Even at places ready to experiment, like BuzzFeed, the relationship between game designers and the rest of the editorial team is still in flux. Foxman devoted a chapter of his Tow report to the BuzzFeed games team, but that team has since been disbanded and its members dispersed around BuzzFeed, some on the editorial side and some of the advertising side. BuzzFeed’s latest game endeavor: a Puzzles section full of non-news-related crosswords.

The Washington Post recently launched a collaboration with mobile messaging app Kik, in which Post journalists use Kik to create trivia bots with which users can actually converse. In a geography quiz, for example, the bot might offer a multiple-choice question about the tallest mountain in the world. If the user says the correct answer (Everest), the bot sends a link to a Post story about Everest. Winning users also receive rewards, such as a NCAA March Madness emoji or “Game of Thrones” illustrations. “Kik jumped out at us because it gave us the flexibility of building something fun and informative for a young audience,” says Ryan Kellett, audience and engagement editor at the Post. “We’ve learned a lot about structuring the experience to invite users to move the game forward themselves instead of us delivering everything we have at once.”

Marcus Bösch, who runs a small game design studio called The Good Evil in Cologne, Germany, has found a way to make even more ambitious newsgames work. With clients like the “Heute-Show,” a German version of “The Daily Show,” he develops games around current topics in the news, and says he can deliver a browser-based game in five days, at a cost of $7,000 to $10,000.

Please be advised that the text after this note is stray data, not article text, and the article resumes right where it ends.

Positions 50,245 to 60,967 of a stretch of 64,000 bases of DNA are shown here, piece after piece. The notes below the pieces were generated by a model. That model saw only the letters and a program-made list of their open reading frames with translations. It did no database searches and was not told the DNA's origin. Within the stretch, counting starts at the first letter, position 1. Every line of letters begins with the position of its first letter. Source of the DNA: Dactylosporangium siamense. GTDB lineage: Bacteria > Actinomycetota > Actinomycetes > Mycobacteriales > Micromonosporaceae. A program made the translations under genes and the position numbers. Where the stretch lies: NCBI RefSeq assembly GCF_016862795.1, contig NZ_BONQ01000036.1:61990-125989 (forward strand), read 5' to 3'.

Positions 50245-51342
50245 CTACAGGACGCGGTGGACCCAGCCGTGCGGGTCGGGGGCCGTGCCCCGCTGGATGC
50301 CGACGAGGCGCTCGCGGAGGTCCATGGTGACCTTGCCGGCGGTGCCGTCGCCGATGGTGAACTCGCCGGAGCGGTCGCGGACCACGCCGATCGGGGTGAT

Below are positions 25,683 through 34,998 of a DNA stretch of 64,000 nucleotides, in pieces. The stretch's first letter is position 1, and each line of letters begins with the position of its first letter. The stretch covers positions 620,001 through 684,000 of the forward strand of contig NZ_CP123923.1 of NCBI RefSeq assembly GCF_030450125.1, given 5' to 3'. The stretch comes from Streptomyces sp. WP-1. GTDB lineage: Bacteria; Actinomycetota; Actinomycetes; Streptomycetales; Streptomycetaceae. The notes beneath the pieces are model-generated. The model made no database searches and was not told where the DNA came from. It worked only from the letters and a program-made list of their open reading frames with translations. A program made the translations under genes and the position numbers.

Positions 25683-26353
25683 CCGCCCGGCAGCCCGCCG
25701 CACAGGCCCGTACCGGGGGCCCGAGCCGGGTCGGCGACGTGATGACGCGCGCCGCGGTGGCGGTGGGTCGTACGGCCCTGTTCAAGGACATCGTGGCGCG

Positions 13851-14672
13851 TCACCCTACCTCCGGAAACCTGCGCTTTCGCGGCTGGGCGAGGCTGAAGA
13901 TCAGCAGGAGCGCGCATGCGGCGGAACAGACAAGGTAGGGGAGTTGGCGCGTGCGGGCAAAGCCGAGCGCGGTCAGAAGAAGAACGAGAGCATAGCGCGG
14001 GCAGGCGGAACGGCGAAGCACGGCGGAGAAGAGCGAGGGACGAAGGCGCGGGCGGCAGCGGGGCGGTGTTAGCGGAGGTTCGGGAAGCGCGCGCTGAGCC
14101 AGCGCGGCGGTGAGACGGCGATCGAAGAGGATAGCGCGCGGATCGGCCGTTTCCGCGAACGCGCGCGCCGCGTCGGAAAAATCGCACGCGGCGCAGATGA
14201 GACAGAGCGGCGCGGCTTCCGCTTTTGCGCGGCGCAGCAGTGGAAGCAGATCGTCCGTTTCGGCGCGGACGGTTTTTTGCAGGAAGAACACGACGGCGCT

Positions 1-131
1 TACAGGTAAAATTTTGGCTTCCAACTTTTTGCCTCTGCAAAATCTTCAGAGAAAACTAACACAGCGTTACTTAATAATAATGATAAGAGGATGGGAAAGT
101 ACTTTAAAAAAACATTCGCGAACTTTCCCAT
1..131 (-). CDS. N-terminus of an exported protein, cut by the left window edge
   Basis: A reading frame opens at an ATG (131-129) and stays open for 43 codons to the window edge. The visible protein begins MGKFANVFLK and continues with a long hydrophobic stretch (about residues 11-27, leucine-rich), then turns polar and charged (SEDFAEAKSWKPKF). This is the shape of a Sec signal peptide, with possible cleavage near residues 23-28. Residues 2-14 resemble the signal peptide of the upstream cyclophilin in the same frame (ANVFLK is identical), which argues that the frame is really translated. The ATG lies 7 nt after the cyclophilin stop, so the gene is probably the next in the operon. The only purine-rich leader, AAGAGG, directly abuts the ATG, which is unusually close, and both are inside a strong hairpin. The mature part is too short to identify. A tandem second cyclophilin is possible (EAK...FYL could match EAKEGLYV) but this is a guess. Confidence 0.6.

The Good Evil’s most recent game for “Heute-Show” had to do with metadata—the digital information created every time you make a call, send an e-mail or click on a website. It was based on the old pre-smartphone game Snake, in which players navigated a “snake” around the screen to devour little blocks. In the new game, players maneuver a chomping face over floppy disks, Twitter icons, and phones, which then follow the face around the screen, showing how metadata from tweets, phone calls, and Web surfing pursues them around the Internet. The game took about two weeks to make, and Bösch says the “Heute-Show” digital team has decided to explore more interactive formats.

Fusion’s Fertile Ground, about an unintended pregnancy, was written not by a game designer  but by an author of interactive books, in which readers’ choices influence the unfolding plot

Fusion’s Fertile Ground, about an unintended pregnancy, was written not by a game designer but by an author of interactive books, in which readers’ choices influence the unfolding plot

News outlets don’t need a whole game design studio to make something game-like, though. In February, Fusion released Fertile Ground, “an interactive journey through an unintended pregnancy” that takes readers through the options available to a young South Dakota woman. The game is simple: Choose what to do as the options appear. Do you stay with the child’s father, whom you barely know, or go it alone? Do you take the 7.5-hour bus ride to the abortion clinic that can see you soon, or do you wait 20 weeks to be seen at the clinic closer to you? Accompanied by watercolor illustrations, the game conveys an increasing sense of despair and isolation as none of the options seem to be good ones.